Russian success in Ukraine could precipitate a collapse of both NATO and the EU as well as signalling the end of the post-Cold War global order, a world-respected think-tank has warned.
In what should be a sharp wake-up call for Western leaders, Chatham House’s ‘The Russian Challenge’ report warns NATO members should discard “convenient or fashionable narratives” and instead re-prioritise to face up to the realities of Russian expansionism.
Describing the Ukrainian conflict as a “defining” event for the future of Europe, the report, which is printed in both English and Russia Cyrillic, notes that Putin and his allies are fully aware that as things stand Europe is totally unwilling to “pay the price” to “defend its principles”.
The almost total failure of Europe to stand up to Putin in the former Ukraine has allowed Russia to develop a proxy buffer-state along their Western border, and if the country consequently fails will force European leaders to concede “there can be no security without Russia”, giving it a privileged position in the emerging global order. The report states:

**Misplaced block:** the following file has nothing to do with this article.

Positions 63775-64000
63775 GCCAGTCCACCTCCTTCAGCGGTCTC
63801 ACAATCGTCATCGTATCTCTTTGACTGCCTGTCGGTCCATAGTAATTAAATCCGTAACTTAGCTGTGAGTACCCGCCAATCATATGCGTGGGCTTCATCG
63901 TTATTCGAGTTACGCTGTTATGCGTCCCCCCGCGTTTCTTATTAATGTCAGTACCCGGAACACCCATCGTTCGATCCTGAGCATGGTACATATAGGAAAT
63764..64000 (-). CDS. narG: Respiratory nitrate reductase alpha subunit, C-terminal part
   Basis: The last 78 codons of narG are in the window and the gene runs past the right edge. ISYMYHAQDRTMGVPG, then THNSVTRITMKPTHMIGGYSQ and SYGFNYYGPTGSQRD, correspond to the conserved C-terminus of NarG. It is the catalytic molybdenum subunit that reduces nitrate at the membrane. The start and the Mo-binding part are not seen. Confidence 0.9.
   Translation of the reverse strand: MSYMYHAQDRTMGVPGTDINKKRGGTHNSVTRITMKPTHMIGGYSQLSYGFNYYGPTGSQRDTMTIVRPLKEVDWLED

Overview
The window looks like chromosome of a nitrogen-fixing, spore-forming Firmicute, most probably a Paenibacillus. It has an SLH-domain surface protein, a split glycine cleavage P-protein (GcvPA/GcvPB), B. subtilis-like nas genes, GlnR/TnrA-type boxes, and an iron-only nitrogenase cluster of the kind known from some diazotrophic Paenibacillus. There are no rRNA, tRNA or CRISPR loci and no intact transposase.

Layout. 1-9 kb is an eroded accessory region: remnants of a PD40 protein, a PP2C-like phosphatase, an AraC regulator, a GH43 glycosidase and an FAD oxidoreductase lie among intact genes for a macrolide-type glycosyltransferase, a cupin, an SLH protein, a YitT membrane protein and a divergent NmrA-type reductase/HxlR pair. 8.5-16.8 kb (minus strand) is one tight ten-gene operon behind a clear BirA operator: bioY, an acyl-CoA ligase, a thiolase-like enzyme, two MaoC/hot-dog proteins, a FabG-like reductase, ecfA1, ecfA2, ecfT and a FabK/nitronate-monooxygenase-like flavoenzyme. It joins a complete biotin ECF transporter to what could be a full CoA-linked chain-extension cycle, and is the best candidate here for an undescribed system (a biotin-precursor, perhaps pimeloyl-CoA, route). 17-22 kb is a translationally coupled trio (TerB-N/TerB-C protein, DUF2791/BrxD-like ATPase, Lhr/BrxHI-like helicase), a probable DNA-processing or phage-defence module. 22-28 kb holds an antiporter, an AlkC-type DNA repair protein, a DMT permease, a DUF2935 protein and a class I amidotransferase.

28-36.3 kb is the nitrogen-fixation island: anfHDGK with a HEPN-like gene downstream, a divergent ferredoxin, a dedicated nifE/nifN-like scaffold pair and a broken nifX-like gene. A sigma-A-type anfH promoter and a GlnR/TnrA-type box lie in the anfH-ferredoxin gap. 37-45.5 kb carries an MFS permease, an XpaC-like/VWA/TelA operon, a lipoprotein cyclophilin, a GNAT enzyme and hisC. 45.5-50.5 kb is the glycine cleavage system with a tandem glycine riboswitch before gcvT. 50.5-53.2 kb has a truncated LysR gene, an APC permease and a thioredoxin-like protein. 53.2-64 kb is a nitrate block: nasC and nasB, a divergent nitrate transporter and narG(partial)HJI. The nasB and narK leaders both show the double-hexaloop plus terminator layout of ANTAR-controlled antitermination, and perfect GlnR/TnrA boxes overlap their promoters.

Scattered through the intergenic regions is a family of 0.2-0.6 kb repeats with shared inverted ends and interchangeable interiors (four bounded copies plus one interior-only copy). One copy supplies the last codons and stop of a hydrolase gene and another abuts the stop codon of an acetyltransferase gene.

“For the Kremlin, war is a clash of wills as much as resources. In the absence of constraints on Russian military power, the risk is not that Russia could impose a military solution, but that it might enforce a political one that would damage the West’s interests and nullify its efforts”.
The most concerning warnings in the document is the acknowledgement of the increasingly prominent place of tactical nuclear weapons in Russian strategic and even diplomatic thinking, as a perverse expression of “soft power”. Although the use of limited nuclear strike may seem inconceivable today, ‘The Russian Challenge’ acknowledges “The experience of Crimea shows that just because something is unimaginable for Western planners does not mean it is not considered a viable option by Russia”.
The advice that the West concentrate on consolidating defence, and making clear to Russia that further limited wars will be met with a strong conventional response flies in the face of present British government policy, which is following up deep cuts in defence during the coalition with a further £1 billion savings this year. Former head of the Royal Navy Lord West of Spithead has said of the new round of cuts that it risks reduucing the UK to an “irrrelevance” on the world stage.